Scandal at Maple Valley – Episode 1

Sylvia Meisner has been missing for two weeks. She lives alone in Maple Valley. Alone, but not alone. As it is with so many small towns, everyone knows everyone in Maple Valley, and there are plenty of folks who make it their business to know the business of everyone else.

It is challenging enough living in a small town, but many of the residents are related in one way or another. Sylvia Meisner is in her mid-thirties. She’s never been married but she has enjoyed the company of several men over the years. Sylvia is the niece-in-law of Mayor Alvin Thrashborn. Alvin has been mayor since the thirty-seven full time residents of Maple Township voted to become a town and changed the name to Maple Valley. Thrashborn’s second wife, Gwendalyn, is the sister of Arleta Forner, who owned Forner’s Drugstore until it burned down fourteen years ago. Arleta is Sylvia’s mother.

There was talk around town that Alvin had a “thing” for Sylvia. Oh, no one ever saw anything, really, but Alvin did seem to brighten when Sylvia walked into a room. Everyone knows what that means. And in Maple Valley, everyone notices when someone brightens.

Sylvia is an artist of sorts. Many of the signs around Maple Valley were created by Sylvia. She has a small studio behind her house where she paints. Oddly enough, Sylvia makes signs for businesses that don’t exist. They are shops she believes should be real, so she paints signs for them. For example, “Tom’s Used Blenders & Other Interesting Items” was one of her first. There has never been a used blender store. Anywhere, ever. No one complains because the signs add color to the neighborhood.

For whatever reason, Sylvia is gone. No one has seen her for two weeks. There wasn’t any concern at first. In fact, it was several days before someone said, “Have you seen Sylvia lately?” When the answer was, “No, I haven’t, come to think of it” the phones started ringing. And, believe it or not, there is no cell service in Maple Valley, so it happens to be the only town within five hundred miles that still has telephones hanging on walls. They ring the old-fashioned way, obnoxiously loud.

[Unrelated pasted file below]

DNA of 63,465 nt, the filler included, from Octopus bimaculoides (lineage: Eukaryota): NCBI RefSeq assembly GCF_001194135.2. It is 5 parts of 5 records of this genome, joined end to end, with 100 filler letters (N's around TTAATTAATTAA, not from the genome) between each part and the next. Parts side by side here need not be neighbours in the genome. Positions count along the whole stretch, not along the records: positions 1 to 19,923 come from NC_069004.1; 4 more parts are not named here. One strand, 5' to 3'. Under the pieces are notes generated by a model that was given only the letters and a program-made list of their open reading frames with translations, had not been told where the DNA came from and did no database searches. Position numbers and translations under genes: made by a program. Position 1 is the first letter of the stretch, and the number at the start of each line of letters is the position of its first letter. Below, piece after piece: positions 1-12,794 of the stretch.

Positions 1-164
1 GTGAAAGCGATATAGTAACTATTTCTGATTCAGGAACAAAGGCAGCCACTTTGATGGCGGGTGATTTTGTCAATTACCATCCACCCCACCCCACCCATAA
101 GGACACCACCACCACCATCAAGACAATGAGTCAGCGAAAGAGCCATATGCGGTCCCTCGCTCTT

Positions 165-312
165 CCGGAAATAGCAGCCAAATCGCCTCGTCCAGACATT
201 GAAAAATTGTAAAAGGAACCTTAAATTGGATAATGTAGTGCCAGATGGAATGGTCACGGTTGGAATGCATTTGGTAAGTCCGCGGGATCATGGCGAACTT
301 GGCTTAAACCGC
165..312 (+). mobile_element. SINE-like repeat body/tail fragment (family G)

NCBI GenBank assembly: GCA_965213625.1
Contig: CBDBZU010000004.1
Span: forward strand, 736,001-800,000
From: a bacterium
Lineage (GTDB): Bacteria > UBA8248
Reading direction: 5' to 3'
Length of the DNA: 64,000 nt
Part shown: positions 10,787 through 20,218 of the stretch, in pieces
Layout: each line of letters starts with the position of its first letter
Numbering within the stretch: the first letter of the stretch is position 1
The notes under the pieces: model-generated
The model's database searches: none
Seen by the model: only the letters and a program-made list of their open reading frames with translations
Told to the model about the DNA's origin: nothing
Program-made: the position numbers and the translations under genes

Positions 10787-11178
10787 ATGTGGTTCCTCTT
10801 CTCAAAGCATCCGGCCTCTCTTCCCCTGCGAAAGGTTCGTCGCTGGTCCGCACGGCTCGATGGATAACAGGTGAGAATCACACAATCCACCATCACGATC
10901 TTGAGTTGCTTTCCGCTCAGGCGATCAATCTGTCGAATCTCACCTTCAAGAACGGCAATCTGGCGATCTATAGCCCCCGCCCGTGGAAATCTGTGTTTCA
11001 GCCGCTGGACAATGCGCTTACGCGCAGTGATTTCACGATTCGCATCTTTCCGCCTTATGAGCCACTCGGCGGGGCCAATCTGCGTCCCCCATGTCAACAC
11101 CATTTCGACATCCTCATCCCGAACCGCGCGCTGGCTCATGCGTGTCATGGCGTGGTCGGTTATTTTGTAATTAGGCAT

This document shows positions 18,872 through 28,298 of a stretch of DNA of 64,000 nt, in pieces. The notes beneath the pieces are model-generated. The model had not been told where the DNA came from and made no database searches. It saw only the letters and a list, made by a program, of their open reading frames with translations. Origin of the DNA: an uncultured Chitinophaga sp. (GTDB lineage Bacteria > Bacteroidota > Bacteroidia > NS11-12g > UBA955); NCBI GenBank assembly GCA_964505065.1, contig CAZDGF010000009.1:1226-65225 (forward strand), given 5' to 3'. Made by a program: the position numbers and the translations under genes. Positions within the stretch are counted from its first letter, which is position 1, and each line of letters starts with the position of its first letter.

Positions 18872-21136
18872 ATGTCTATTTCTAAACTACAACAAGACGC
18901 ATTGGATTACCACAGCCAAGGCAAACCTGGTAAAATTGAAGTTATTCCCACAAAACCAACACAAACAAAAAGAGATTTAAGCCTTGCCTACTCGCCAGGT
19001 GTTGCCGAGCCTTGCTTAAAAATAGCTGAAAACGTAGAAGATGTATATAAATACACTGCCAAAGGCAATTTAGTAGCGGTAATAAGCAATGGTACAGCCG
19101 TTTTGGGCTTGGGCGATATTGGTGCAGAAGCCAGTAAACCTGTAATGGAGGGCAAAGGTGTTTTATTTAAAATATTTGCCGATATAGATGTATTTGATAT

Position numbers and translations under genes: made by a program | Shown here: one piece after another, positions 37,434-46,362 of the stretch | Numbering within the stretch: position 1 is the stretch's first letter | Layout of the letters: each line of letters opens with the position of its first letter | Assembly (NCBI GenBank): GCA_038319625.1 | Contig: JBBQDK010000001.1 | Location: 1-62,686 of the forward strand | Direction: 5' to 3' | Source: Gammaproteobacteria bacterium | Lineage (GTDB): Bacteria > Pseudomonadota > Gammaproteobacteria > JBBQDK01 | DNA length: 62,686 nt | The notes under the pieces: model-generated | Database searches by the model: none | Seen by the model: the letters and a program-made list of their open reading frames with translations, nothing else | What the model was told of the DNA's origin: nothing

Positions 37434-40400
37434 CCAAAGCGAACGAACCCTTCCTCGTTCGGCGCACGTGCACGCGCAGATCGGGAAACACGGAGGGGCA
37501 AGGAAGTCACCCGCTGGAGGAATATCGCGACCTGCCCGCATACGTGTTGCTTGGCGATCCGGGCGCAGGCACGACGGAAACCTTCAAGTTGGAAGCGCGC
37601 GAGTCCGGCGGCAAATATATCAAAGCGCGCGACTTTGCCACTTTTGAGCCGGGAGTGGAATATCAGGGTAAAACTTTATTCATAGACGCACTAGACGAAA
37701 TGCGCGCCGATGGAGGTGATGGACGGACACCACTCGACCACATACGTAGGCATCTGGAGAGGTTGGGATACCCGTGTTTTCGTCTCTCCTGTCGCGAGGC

Everyone continued about their daily activities but concern about Sylvia grew. Last Tuesday morning, something happened no one has been able to explain. Two people were walking along the tracks near three tower bridge and found a car. The car, or, what’s left of it, is smashed and burned. At this point, there are no answers. No one knows where it came from or how it got there. Monday night, nothing. Tuesday morning, a burned car.

It wasn’t until officials looked more closely someone said, “That looks like Sylvia Meisner’s car.”

Sure enough. After a quick search, the car was confirmed to be Sylvia’s. There was no sign of Sylvia. Nothing remained in the car except charred seats and a melted steering wheel.

The two who discovered the car, Tom Swagmon and Patty Philers were questioned almost as if they were suspects.

“How could we have moved the car there?!” Tom hollered at Sheriff Terkinberry.

“When was the last time you saw Sylvia Meisner?” asked the Sheriff.

“Pete!” (Terkinberry’s first name. He and Tom Swagmon were best friends in high school.) “It’s me! Pete! You idiot! We have no idea where Sylvia is!” That was the end of the questions.

Sylvia doesn’t have any family outside Maple Valley. She went to school here. She stayed here. The farthest distance she has ever travelled out of Maple Valley was to Hamshover, Missouri, where she attended the “Young High-Minded Individuals” national convention. No one ever thought of Sylvia as being high-minded, but evidently someone did. She was invited as a delegate.

Sheriff Terkinberry is suggesting a door-to-door search for Sylvia. Since no one has seen or heard from her in two weeks, it’s hard to imagine a search like that is going to do anything but make a lot of people uncomfortable. After all, it’s very hard to burn a vehicle in a small town without someone noticing, and no one did. The car was destroyed somewhere else and moved back to Maple Valley. But why would someone do that? Is it meant to convey a message? And where is Sylvia?

Maybe the answers are close by. Maybe not. If something happened to Sylvia, something terrible, we may never know. But that doesn’t dismiss us from the responsibility of finding out as much as we can.

The problem with Maple Valley, especially with troubling circumstances like this, is that folks are better at making things up and calling them facts than really finding the truth. These days, truth is tougher to uncover in Maple Valley.

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